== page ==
H. H. Marbold, a prominent representative of the business interests of Greenview and Menard county, has made consecutive advancement in an active career, wherein success has been won through methods which neither seek or require disguise. Watchful of opportunity, he has made good use of the advantages which are common to all, and by his unfaltering diligence and careful investment has gained gratifying prosperity. As a banker and livestock dealer he is well known and to the latter industry has devoted his energies since his boyhood days.
Mr. Marbold was born in Badbergen, the province of Hanover, Germany, April 21, 1835, his parents being John H. and Maria E. (Sherhorn) Marbold, both of whom were natives of Hanover, the former born May 7, 1800, while the birth of the latter occurred on the 2d of February, 1809. His name was John H. Wernsing, but he was adopted by his aunt, Mrs. Catherine (Adlheit) Marbold, the provision being named that he was to assume her name. He was married on the 3d of November, 1829, to Marie E. Sherhorn, and they became the parents of six children, of whom two are now living. The mother departed this life in September, 1843, and the other members of the family came to America in 1847, landing at New Orleans on the 17th of November. In 1846 J. W. Wernsing, an own brother of J. H. Marbold, went with his wife to Germany to visit Mr. Marbold, who had a fine farm in the province of Hanover. After discussing with his brother the possibilities and opportunities of the two countries Mr. Marbold decided to sell his farm in Germany and come to America, which he did in 1847. After a short time spent in New Orleans, they made their way to Petersburg, Menard county, where they arrived on the 6th of December, 1847. They remained in Petersburg for about three years, after which the father purchased two hundred acres of land near the village of Greenview, and the family settled thereon. Since that time the property has constituted the Marbold homestead.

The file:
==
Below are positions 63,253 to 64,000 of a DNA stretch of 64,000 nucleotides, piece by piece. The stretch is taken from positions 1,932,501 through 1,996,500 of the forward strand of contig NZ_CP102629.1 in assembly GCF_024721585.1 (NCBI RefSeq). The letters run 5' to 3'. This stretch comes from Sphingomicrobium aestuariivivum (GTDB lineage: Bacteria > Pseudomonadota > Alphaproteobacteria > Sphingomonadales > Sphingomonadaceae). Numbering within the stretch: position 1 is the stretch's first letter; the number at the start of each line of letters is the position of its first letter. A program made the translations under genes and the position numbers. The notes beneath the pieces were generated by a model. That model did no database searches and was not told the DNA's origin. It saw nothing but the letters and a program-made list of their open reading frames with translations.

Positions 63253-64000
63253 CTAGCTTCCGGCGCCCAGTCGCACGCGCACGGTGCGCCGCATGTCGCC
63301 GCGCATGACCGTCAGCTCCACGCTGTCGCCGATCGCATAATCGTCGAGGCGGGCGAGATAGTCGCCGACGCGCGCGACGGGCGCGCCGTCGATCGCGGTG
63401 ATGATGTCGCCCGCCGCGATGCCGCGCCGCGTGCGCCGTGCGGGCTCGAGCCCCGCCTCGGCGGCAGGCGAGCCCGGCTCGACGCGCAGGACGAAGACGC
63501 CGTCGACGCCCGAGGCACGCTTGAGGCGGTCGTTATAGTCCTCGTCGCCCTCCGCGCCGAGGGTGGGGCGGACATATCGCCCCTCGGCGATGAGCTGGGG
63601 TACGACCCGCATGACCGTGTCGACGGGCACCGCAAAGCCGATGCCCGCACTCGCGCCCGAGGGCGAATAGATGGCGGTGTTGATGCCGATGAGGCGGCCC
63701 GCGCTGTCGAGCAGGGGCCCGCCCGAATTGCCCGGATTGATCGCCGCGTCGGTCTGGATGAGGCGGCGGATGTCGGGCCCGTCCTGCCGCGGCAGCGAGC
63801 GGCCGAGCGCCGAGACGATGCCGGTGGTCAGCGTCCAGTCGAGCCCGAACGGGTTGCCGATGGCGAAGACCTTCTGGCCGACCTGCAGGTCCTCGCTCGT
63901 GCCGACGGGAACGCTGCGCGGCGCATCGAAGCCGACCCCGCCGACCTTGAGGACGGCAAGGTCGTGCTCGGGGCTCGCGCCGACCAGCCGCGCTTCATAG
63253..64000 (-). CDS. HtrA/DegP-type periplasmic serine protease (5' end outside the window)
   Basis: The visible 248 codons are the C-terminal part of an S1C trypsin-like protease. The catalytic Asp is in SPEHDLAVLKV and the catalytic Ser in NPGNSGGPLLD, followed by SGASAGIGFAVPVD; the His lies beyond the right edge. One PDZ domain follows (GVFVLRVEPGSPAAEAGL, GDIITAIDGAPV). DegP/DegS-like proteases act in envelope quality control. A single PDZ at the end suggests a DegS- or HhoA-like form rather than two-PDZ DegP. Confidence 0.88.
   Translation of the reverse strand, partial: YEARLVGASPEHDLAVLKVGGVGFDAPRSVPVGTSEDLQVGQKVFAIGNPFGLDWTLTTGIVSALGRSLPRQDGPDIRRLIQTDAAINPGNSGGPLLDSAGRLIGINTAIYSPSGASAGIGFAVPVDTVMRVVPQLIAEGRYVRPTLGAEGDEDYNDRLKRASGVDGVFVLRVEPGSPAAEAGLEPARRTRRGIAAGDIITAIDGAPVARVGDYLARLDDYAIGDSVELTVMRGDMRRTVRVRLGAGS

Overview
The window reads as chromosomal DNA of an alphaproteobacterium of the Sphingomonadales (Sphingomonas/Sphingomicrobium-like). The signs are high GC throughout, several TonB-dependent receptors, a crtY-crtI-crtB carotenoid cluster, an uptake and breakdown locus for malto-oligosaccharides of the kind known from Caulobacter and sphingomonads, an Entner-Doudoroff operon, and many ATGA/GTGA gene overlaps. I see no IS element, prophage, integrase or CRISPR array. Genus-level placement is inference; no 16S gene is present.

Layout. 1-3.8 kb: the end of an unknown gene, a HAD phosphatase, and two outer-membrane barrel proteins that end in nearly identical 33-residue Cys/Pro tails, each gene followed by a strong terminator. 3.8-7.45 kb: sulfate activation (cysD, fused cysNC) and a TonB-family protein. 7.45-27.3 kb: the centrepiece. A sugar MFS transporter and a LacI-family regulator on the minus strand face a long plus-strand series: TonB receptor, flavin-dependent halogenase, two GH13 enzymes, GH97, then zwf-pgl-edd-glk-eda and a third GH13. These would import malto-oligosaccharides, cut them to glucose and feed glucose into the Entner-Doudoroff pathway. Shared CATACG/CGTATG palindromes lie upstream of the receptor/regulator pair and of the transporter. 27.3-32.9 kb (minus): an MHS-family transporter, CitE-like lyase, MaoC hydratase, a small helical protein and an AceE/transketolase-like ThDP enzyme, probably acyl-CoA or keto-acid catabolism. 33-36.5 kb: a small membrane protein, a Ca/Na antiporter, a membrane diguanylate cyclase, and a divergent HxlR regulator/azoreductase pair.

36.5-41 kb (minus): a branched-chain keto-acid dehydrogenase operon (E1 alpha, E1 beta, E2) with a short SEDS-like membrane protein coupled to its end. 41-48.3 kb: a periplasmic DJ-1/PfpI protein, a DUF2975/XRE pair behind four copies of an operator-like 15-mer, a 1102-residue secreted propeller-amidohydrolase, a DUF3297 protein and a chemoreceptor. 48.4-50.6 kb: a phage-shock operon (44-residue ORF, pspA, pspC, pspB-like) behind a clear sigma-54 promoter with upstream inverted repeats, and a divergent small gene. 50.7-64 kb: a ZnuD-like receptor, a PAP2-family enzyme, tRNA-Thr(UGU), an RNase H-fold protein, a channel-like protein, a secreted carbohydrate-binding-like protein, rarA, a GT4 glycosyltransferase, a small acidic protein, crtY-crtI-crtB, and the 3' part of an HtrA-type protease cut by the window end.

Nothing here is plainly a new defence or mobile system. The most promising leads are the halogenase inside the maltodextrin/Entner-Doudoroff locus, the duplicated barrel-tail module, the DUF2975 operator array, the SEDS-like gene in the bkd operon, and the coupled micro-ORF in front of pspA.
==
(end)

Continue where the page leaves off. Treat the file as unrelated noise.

H. H. Marbold acquired a good literary education and also received good training in business methods under the direction of his father, who furnished him means with which to enable him to trade in cattle when quite young. He has since successfully followed the business and by careful purchases and judicious sales has added annually to his income. As he found opportunity he also added to his landed possessions which now aggregate four thousand acres, upon which he grazes and feeds a large number of cattle each year. The extent of his operations in this direction have made him one of the leading stock dealers of central Illinois.